TAIPEI (Taiwan News)--Digital 3D models depicting 28 Taiwanese cultural sites and historic landscapes when they were the most prosperous are now available for download and re-use by cultural and creative projects, according to a Ministry of Culture (MOC) news release on Friday.
The MOC said that the Taiwan Digital Asset Library (TDAL), a joint endeavor by the MOC and the Ministry of Science and Technology, “hopes to revitalize Taiwan's heritage by not only constructing 3D models of cultural sites and landscapes for research and preservation, but also for augmented and virtual reality applications in the animation, comic, and games (ACG) sectors.”
The 28 models include the Xiluo Bridge connecting Yunlin and Changhua counties; the historic Bopiliao Old Street in Taipei's Wanhua District; the Dutch citadel Fort San Domingo in New Taipei's Danshui District; Changhua Roundhouse, Taiwan's sole fan-shaped depot; and the Agenna Shipyard Relicsfrom the Japanese colonial era in Keelung City.
Two sites that no longer exist have also been reconstructed― Kikumoto Hyakkaten, Taiwan's first-ever department store that still stands in Taipei; and Chunghwa Market Bazaar, which once housed over 1,600 shops and eateries before being torn down in 1992 to make way for Taipei Metro, according to the MOC.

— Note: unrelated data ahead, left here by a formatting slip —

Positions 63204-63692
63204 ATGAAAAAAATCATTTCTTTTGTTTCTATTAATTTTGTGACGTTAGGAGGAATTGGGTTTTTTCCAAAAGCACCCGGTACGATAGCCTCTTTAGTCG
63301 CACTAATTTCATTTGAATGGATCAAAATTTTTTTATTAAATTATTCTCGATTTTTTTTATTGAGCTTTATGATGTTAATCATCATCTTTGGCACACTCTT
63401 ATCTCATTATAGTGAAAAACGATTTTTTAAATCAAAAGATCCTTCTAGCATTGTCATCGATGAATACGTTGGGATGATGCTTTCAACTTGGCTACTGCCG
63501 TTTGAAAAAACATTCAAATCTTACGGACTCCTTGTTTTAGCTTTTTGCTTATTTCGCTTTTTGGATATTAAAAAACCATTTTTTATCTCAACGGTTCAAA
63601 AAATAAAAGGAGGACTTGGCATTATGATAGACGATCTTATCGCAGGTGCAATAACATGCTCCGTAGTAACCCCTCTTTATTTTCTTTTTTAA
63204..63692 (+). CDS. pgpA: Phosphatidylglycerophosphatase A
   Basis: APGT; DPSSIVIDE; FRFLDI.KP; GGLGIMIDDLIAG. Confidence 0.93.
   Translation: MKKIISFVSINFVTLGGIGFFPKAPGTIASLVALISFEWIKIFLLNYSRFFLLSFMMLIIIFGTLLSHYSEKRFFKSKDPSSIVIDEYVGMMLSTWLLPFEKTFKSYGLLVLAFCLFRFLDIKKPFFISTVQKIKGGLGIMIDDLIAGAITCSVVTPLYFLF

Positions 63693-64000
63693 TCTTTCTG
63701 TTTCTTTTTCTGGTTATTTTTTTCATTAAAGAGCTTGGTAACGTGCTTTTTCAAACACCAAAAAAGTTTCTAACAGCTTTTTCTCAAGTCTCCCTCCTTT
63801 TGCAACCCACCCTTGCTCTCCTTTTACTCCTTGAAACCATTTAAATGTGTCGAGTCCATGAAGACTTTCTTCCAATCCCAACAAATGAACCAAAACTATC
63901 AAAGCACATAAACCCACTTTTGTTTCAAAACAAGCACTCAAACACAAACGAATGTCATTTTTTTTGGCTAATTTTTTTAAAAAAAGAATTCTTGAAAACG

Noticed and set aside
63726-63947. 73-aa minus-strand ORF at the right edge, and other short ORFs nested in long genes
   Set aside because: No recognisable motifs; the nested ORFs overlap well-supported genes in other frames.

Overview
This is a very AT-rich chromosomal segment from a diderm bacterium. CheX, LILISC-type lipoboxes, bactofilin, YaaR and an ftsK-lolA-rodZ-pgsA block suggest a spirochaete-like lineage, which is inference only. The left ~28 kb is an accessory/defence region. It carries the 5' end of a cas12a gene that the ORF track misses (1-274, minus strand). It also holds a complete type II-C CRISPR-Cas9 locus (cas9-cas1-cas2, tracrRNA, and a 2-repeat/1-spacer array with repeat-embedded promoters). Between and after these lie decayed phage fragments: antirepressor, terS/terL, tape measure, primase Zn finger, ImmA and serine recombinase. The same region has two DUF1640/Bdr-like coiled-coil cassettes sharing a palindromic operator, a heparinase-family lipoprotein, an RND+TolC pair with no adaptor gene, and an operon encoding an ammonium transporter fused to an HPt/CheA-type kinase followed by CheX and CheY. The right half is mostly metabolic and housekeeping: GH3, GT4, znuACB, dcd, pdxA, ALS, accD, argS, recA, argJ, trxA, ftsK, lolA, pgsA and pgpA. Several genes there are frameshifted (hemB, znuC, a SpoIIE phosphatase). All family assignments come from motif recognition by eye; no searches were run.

The ministry said the TDAL also contains digital photo sets of 25 heritage sites from the Bureau of Cultural Heritage's collection.
Announcing the launch of the TDAL project, Culture Minister Cheng Li-chiun said at a press conference, "We are using technology to enhance culture, and using culture to add value to technology."
The use of the Kikumoto Hyakkaten model in the upcoming film adaptation of "Scrolls of a Northern City," a Golden Comic Award-winning graphic novel by artist AKRU, was cited by the minister as an example of cross-sector synergy between the digital project headed by the two Taiwan ministries and the audiovisual and publishing industries.
“All materials on the TDAL platform can be used for non-commercial purposes under the Creative Commons license CC BY-NC-SA 3.0, with plans being drawn up for commercial licensing by the upcoming Cultural Content Institute,” the MOC said.